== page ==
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Kerry Sharpens Attack on Bush and Iraq War

Democrat Says Goal Is Total Withdrawal in 4 Years

By Dan Balz
Washington Post Staff Writer
Tuesday, September 21, 2004; Page A01

NEW YORK, Sept. 20 -- Sen. John F. Kerry on Monday accused President Bush of deception in taking the country to war in Iraq and historic miscalculations since the invasion ended, arguing that Saddam Hussein posed no imminent threat and that his removal has turned Iraq into a terrorist breeding ground that has left the United States even less secure.

In his most comprehensive and stinging indictment of the administration, Kerry charged that by nearly every measure, from attacks on U.S. forces to the pace of reconstruction to the training of an Iraqi security force, conditions in Iraq are far worse than the president has acknowledged. Kerry called the November election a choice between staying the course with failed policies and a change in direction that he said is urgently needed to prevent disaster in Iraq.

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Video: Sen. John Kerry said that mistakes by the president in invading Iraq could lead to unending war.
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"The president misled, miscalculated and mismanaged every aspect of this undertaking and he has made the achievement of our objective -- a stable Iraq, secure within its borders, with a representative government -- far harder to achieve than it ever should have been," Kerry said in a speech at New York University.

Bush and Vice President Cheney immediately attacked Kerry for repeatedly changing his position. "He's saying he prefers the stability of a dictatorship to the hope and security of democracy," Bush said in New Hampshire. "I couldn't disagree more and not so long ago, so did my opponent."

Kerry's speech came one day before the president is scheduled to address the United Nations. Bush aides said he would use his U.N. speech to say that Iraq is making progress toward stability and democracy, despite signs that the insurgency there has gained strength. On Thursday, Bush will host Iraqi Prime Minister Ayad Allawi at the White House. Officials predicted Allawi would offer an assessment that will rebut what they called Kerry's grim description of conditions in Iraq.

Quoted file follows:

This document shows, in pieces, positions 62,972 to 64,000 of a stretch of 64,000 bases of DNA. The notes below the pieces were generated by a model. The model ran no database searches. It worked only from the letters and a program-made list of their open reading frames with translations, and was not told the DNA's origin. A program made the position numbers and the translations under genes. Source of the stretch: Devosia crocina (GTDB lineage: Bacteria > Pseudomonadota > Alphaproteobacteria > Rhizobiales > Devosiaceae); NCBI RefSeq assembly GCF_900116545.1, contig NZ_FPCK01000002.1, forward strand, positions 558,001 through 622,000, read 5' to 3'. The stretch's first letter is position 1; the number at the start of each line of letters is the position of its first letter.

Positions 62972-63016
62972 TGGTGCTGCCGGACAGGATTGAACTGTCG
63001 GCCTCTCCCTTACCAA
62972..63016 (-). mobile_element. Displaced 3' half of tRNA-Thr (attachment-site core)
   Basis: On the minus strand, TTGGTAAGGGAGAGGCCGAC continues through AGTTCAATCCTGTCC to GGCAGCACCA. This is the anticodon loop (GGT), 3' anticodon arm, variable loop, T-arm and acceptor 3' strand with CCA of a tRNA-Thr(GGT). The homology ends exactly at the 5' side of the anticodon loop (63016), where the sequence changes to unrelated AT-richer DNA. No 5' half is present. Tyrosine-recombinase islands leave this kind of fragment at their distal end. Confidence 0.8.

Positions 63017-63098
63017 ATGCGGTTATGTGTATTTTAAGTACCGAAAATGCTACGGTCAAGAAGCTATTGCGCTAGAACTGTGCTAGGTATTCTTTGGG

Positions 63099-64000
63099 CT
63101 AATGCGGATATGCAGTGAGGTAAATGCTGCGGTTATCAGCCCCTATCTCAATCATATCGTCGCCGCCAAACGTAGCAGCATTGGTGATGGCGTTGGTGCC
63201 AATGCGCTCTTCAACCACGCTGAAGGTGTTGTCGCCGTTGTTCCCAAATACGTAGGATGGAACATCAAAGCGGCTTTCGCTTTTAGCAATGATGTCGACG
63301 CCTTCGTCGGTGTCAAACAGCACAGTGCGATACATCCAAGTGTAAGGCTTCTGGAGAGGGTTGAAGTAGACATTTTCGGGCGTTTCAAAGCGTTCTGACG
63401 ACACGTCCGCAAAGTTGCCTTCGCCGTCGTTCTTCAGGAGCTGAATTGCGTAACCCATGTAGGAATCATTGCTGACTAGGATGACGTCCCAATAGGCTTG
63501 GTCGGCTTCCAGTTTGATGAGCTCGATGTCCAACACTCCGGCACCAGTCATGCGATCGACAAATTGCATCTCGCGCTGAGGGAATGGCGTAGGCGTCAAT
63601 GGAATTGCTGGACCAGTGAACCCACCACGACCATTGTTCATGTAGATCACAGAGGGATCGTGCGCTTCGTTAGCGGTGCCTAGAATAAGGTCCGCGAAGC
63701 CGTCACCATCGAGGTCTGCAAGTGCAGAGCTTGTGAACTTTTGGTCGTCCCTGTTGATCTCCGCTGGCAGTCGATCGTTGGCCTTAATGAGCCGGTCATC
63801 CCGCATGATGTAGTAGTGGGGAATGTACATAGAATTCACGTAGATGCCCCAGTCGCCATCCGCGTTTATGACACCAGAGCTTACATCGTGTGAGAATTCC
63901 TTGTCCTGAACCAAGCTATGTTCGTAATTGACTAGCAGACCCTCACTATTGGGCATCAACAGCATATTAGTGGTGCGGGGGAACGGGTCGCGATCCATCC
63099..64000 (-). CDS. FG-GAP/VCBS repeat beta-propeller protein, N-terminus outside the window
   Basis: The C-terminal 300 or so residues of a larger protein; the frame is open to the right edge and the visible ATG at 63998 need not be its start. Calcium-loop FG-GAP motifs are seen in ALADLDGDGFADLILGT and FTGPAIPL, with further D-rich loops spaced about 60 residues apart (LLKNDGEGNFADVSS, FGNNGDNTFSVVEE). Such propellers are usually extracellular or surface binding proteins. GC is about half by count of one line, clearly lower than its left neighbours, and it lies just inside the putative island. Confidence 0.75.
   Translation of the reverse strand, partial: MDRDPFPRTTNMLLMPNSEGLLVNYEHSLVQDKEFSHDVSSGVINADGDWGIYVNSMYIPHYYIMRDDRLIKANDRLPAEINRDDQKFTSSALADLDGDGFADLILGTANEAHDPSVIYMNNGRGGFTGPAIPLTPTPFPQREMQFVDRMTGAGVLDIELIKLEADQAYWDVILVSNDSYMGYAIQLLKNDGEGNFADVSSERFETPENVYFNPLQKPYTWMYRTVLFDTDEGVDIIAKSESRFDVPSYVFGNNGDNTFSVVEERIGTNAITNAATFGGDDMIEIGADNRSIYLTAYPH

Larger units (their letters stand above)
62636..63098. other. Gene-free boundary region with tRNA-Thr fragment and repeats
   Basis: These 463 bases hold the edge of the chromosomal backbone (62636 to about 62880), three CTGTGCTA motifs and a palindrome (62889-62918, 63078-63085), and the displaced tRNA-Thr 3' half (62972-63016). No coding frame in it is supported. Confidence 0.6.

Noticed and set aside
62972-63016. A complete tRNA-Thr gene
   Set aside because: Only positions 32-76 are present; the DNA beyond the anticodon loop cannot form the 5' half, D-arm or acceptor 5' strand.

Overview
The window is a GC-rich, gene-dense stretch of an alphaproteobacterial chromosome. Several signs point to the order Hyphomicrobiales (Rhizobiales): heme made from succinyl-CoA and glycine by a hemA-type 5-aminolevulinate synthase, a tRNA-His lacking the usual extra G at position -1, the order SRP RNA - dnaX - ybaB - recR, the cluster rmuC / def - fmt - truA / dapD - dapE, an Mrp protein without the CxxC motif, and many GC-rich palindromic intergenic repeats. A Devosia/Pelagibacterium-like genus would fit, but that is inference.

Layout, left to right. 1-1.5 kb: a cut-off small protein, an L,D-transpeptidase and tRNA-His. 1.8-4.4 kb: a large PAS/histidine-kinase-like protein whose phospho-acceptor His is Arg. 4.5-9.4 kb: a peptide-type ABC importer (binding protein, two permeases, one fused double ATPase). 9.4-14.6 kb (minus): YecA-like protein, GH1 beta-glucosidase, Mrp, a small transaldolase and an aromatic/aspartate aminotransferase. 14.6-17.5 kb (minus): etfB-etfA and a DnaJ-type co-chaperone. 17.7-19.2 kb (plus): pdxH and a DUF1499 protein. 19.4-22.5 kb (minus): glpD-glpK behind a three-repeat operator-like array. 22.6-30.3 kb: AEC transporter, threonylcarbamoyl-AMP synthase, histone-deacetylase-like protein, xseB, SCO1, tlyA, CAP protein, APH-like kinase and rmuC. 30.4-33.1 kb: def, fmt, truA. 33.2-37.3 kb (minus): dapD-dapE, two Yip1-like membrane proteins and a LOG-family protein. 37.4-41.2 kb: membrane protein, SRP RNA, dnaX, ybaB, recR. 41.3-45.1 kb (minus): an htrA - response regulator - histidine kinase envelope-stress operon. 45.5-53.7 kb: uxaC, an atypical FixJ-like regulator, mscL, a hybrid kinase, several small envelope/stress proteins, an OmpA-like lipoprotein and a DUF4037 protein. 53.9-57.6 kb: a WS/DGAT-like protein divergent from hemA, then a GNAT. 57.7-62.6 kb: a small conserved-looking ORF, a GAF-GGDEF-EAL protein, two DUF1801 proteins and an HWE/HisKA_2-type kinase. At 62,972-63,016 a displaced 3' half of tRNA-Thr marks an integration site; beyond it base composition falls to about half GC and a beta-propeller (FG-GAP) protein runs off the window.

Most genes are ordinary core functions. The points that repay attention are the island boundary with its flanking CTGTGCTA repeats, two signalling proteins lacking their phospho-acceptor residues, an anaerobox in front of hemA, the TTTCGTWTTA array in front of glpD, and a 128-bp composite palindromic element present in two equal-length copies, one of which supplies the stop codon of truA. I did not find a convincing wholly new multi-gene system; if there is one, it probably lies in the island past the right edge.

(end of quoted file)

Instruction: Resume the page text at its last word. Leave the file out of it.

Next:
Kerry told his audience that, if elected, his goal would be to withdraw all U.S. forces within four years, beginning sometime next summer. But he warned that unless Bush begins to act this week at the United Nations, the prospects of being able to meet that timetable could be compromised.

Bush, he said, should lobby other nations this week to make good on their pledges for more military and financial support contained in a U.N. resolution approved last spring. "Not a single country has answered that call, and the president acts as if it doesn't matter," he said, noting that of $13 billion pledged, just $1.2 billion has been delivered.

Kerry said that the administration has inflated its estimates of how quickly Iraqi security forces are being trained and that Bush should immediately expand training programs, both inside and outside Iraq. On reconstruction, the Democratic nominee said that the administration has spent just $1 billion of $18 billion authorized by Congress and that Bush should revamp the reconstruction process by inviting in more Iraqi firms rather than large U.S. corporations such as Halliburton.

Kerry also said the administration must act quickly to assure that elections scheduled for next year can be held, beginning with the recruitment of an international security force to help protect any U.N. team that is sent there to facilitate those elections.

White House communications director Dan Bartlett said Kerry's prescription echoes what Bush already is trying to do in Iraq.

Kerry used his 45-minute address, which was interrupted frequently by applause, to challenge the president's veracity and credibility -- and to counter criticism that he not only has shifted positions repeatedly on Iraq but also has failed to stake out clear differences with Bush on the road ahead.

Advisers said Monday's speech would form the backbone of the case Kerry will make against the president as the two candidates prepare for their first debate Sept. 30 in Miami. Kerry's goal is to get off the defensive on Iraq and persuade voters that, if Iraq is the frontline in the war on terrorism, as Bush says, then the president's overall foreign policy leadership should be judged a failure.

In condemning the administration, Kerry went further than he has in the past to dispute Bush's principal rationale for going to war -- that Hussein's quest for weapons of mass destruction required a preemptive strike. He also sought to make clear that he would not have gone to war, even as he again defended his October 2002 vote for the congressional resolution authorizing Bush to do so. Kerry said that three dozen nations had greater capacity to develop nuclear weapons than Iraq.

"Saddam Hussein was a brutal dictator who deserves his own special place in hell," Kerry said. "But that was not -- that was not -- in itself a reason to go to war. The satisfaction that we take in his downfall does not hide this fact: We have traded a dictator for a chaos that has left America less secure."

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